While certainly no mind reader, EEG is capable of measuring motivational and emotional states. The following four metrics are validated both inside and outside the lab:
Desire – the extent to which the shop or to product stimulates action or purchase intentions as a result of positive or negative emotions.
Engagement – the extent to which the shop and the products activate attention and are experienced as personally relevant.
Workload – a measure of the ease of the shopping experience. The higher the workload, the more difficult the shop will be to process. In turn, difficulties in processing will lead to more choice-related stress.
Distraction – the degree to which the consumer experiences the shop, the shelve, or product as illogical. This grants insight into unexpected and confusing moments during the shopping trip.
Together, these four metrics deliver the most important insights with regard to emotional experience, and the choice-related stress of your customers.
Here’s how to increase retail turnover with neuromarketing research
Imagine: the sales of one of your product categories don’t quite meet your expectations. You’re in the dark about the exact problem. Is your assortment size suboptimal? Is the signage is insufficient? Or can it be the case that your prices are simply too high?
Neuromarketing research helps to capture the specific the moments in the choice process during which consumers experience highest levels of stress, distraction, and/or desire.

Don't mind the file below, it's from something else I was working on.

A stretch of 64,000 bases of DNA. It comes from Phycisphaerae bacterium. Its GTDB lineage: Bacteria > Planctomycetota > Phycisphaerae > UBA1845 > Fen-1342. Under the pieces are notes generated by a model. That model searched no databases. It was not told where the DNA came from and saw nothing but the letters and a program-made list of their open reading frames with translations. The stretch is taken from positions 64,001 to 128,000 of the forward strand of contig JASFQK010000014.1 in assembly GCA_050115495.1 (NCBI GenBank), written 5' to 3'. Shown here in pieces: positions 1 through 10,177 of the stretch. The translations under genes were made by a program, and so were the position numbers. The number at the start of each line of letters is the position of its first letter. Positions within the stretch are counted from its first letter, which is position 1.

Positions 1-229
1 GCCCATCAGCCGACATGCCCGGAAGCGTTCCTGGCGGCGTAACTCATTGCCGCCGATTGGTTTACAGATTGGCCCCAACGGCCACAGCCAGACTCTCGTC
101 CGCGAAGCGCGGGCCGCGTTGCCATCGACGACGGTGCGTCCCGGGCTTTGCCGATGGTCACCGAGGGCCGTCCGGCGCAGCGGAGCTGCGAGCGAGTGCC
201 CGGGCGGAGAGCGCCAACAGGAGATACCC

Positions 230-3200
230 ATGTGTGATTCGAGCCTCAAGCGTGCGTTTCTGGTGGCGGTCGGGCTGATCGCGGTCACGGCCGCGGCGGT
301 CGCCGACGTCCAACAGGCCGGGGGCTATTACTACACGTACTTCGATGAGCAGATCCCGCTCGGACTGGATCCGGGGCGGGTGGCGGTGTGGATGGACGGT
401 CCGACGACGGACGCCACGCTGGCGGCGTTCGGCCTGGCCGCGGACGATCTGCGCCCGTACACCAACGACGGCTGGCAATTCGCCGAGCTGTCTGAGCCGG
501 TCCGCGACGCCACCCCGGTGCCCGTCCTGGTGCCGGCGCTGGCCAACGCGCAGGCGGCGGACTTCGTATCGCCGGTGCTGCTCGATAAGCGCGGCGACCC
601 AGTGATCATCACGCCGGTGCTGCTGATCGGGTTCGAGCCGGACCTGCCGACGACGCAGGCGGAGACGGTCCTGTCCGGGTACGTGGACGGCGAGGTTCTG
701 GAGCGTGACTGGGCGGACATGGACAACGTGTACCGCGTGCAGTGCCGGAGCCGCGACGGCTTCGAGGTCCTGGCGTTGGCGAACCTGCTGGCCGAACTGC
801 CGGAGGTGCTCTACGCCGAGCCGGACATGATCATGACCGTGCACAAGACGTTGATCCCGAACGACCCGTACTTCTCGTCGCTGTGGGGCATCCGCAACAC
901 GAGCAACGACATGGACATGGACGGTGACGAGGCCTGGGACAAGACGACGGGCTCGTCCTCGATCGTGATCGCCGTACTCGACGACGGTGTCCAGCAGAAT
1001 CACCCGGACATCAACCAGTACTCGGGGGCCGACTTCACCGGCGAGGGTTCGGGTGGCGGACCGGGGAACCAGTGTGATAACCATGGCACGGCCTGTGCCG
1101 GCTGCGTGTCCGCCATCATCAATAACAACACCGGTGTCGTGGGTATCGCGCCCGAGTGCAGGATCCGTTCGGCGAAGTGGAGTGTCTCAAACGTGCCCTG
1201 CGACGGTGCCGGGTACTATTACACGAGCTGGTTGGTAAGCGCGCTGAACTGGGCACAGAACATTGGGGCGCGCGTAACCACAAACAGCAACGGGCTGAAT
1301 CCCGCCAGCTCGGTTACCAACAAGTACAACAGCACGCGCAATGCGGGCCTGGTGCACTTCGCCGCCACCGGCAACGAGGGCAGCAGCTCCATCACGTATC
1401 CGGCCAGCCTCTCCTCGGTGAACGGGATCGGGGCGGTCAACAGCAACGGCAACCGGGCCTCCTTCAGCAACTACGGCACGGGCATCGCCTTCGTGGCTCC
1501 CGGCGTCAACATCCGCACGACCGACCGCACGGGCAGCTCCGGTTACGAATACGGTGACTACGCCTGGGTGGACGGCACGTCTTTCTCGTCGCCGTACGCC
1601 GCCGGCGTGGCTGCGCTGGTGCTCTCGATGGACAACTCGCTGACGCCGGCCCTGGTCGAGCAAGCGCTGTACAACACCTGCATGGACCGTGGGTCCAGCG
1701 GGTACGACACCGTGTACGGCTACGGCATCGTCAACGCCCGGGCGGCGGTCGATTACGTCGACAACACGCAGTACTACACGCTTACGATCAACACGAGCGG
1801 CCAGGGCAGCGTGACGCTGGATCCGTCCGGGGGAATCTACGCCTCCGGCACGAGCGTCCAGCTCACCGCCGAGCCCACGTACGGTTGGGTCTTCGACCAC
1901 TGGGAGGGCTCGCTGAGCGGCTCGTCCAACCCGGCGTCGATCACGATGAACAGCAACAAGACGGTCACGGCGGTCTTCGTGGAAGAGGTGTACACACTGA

By illuminating the strengths and weaknesses of the purchase process, fruitful chances for improvement become clear. This way, you can work straight towards conversion optimization.
Let’s continue with an example.
Example of Retail Neuromarketing
Imagine a supermarket in which the wine shelve gains suboptimal results. In order to improve sales, you decide to conduct a combined EEG and eye tracking study.
From the eye tracking recordings, it seems that when the customer is approaching the wine shelve, clear zigzag patterns are present. This might indicate an unclear arrangement of the shelve. In order to further investigate the reasons for the visual patterns, you have to take a look at the EEG data.
EEG data further confirms that the customer’s brain is overly active when making sense of the product assortment. It’s clear: customers do not understand the shelve arrangement and cannot find the product they were looking for.
Exactly what you were afraid of.
But how do you solve this?
In order to optimize the shelve, it’s essential to know the basic customer gaze patterns. People tend to search for the right shelve by identifying a prototypical product. In this case, people will look for something bottle-like signaling the beverage department in the supermarket – which is, luckily, easy findable. After this rough way of categorizing, the so-called horizontal scanning starts. Now, people are searching for the right product category; the wines. Once found, people will start the last phase of searching; vertical searching. They almost completed their search, but only have to search for their most-loved dry white wine between all the different bottles of white wine available in the shelve.